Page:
music (2006-35)

Sound. Love. Life.

Zim Ngqawana plays the vibrations of Peace

by Kevin Crowe

When you talk to Zim Ngqawana, the South African jazzman known for fusing disparate styles and tribal, earthy beats, you’re always talking about vibrations, those subtle beats that surround everything. It doesn’t matter what you’re talking about, because every thought has its own peculiar cadence. He closes his eyes, sways a little, then speaks. Slowly. Softly. He’s looking for the right rhythm.

“All music is world music,” he says, after a brief pause. “All music should be called world music. That way we can begin to communicate easily. When you say ‘world music,’ for me you refer to the music that is made by people in the world, addressing world issues, to know the meaning of life, the meaning of the world. The music becomes something else. You may call it a spiritual journey, but I just call it a meaning, to understand why we’re here. Through music you can travel, to be able to think and analyze, be able to express yourself.

“We need to learn to tap into the rhythms of this life, this universe,” he goes on. “Rhythm is viewed from a very narrow perspective. As I’m getting more experienced in music, I’m realizing that it’s very complicated to explain rhythm. The sounds, especially those of Africa, are being understood as a music. That is totally wrong. African music cannot be understood; it can only be experienced…. Pure expression is not limited by any structure.”

Ngqawana’s style is free, jazz fused with hard-hitting, pulsing rhythms. It may sound primitive at times, before he progressively knots the rhythms into something more familiar, like a samba. Hate, Nazism, sexism, chauvinism, fascism—any of these -isms—are just names, according to his musical philosophy. Just ideologies. Nothing more, definitely nothing permanently grafted onto humanity’s collective consciousness.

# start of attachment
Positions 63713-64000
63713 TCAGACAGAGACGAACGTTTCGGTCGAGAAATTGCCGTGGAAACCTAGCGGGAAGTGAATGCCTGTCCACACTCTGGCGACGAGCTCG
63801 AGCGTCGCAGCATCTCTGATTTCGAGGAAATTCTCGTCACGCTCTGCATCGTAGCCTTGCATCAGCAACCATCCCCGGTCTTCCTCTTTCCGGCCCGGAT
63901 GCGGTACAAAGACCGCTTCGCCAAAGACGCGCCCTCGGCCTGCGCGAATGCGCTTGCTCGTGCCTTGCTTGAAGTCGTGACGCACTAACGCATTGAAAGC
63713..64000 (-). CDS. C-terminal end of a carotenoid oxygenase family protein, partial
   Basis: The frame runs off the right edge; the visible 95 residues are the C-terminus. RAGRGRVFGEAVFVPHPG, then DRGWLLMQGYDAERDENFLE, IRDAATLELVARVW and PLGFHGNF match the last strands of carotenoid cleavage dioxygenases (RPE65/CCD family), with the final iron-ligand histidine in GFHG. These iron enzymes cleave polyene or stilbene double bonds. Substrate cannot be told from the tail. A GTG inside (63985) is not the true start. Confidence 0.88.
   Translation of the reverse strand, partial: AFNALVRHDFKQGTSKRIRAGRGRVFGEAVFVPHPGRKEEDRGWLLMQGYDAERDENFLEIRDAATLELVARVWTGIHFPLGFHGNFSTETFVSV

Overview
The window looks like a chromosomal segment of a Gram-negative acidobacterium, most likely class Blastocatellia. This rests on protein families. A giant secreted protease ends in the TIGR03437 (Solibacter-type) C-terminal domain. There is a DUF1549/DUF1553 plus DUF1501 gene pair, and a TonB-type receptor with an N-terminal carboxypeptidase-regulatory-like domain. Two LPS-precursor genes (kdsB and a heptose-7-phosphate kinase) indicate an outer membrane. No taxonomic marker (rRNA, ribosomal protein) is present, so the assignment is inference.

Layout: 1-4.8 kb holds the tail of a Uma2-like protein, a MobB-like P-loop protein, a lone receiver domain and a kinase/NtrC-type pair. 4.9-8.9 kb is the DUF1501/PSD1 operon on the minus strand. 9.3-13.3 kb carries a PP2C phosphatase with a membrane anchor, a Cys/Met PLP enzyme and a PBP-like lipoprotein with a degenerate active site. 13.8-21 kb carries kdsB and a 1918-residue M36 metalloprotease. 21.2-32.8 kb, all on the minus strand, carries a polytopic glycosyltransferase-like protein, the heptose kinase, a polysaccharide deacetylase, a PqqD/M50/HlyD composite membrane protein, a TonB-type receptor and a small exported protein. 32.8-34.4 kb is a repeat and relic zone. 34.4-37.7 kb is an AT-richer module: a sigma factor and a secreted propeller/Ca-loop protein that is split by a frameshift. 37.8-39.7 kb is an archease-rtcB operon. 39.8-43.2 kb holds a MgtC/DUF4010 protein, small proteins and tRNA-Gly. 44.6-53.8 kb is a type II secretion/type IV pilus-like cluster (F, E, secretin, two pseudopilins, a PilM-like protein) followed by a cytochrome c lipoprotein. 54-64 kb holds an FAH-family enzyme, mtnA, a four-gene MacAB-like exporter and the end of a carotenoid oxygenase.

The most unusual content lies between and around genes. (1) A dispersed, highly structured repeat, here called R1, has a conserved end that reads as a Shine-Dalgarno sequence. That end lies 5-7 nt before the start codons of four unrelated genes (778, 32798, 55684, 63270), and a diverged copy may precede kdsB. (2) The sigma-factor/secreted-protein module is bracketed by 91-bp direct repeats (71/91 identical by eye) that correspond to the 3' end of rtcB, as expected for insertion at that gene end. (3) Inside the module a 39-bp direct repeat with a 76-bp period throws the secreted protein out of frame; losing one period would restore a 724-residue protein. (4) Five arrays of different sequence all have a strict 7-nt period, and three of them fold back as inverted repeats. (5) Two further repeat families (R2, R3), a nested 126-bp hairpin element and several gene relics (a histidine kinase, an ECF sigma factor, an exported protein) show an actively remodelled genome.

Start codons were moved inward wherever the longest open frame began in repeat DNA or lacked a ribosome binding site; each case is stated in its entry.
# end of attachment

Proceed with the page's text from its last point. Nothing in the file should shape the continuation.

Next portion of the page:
“There are many people in modern society that aren’t in touch with themselves,” Ngqawana explains. “Modern society has forced people to move to a rhythm that has been created. There’s a lot of programming that has almost destroyed the soul. That is why there is so much fear in the world.

“I come from a culture of thinking about things in a circular-way. People have confused this with repetition, and that suggests simplicity. All things that help you move inward should have an element of ‘repetition.’ Sound. Healing. It quickly takes into consideration all the elements. So, when you hear that music, you’re constantly aware of all of those elements.”

During the inauguration of Nelson Mandela in 1994, Ngqawana directed the Drums for Peace Orchestra and performed a solo set with his saxophone. “It was a moving experience,” he says, “knowing that I was part of that transition. It was the most important time for South Africa, for all of us.” For Ngqawana, the end of Apartheid meant more than political freedom; it ushered in creative freedom that also liberated the mind.

Ngqawana says that music always finds a way, because it doesn’t die even under the most extreme oppression. “I had the music. I internalized it,” he says of growing up under Apartheid. “If you check to see if a person is alive, what do you do? You check the pulse. That’s their rhythm. The creation of all breath. The most important thing in African music is the vocalization, how one uses the breath, and how one uses the entire body to create a rhythm and connect to the Earth’s energy as an anchor.”

That need to tap into a creative vein led many black youths in South Africa to make crude instruments out of whatever they could find. These rhythms of rebellion could be something as simple as banging on a table, or something as clever as hollowing out acorns to craft an instrument that sounded a lot like a flute. It was a struggle to find the rhythms, but never impossible.

“All of it comes from the need to control,” Ngqawana continues, “to govern. I think there will be an awakening. The music is going to play a very important role in the process of healing. Detraumatizing. To show us our humanity. The balance.

“We trust that in music, that rhythm will be brought back so that people can become balanced and peaceful, and perhaps loving. When I say ‘loving,’ I mean for them to get in that peaceful zone, where they can just bathe in lovingness. When you’re in that zone, you cannot own it. Other people can only join you. It’s something we can experience together. We can delve into that space and enjoy it.”

What: Jazz for Justice , a benefit concert for the children of war-torn northern Uganda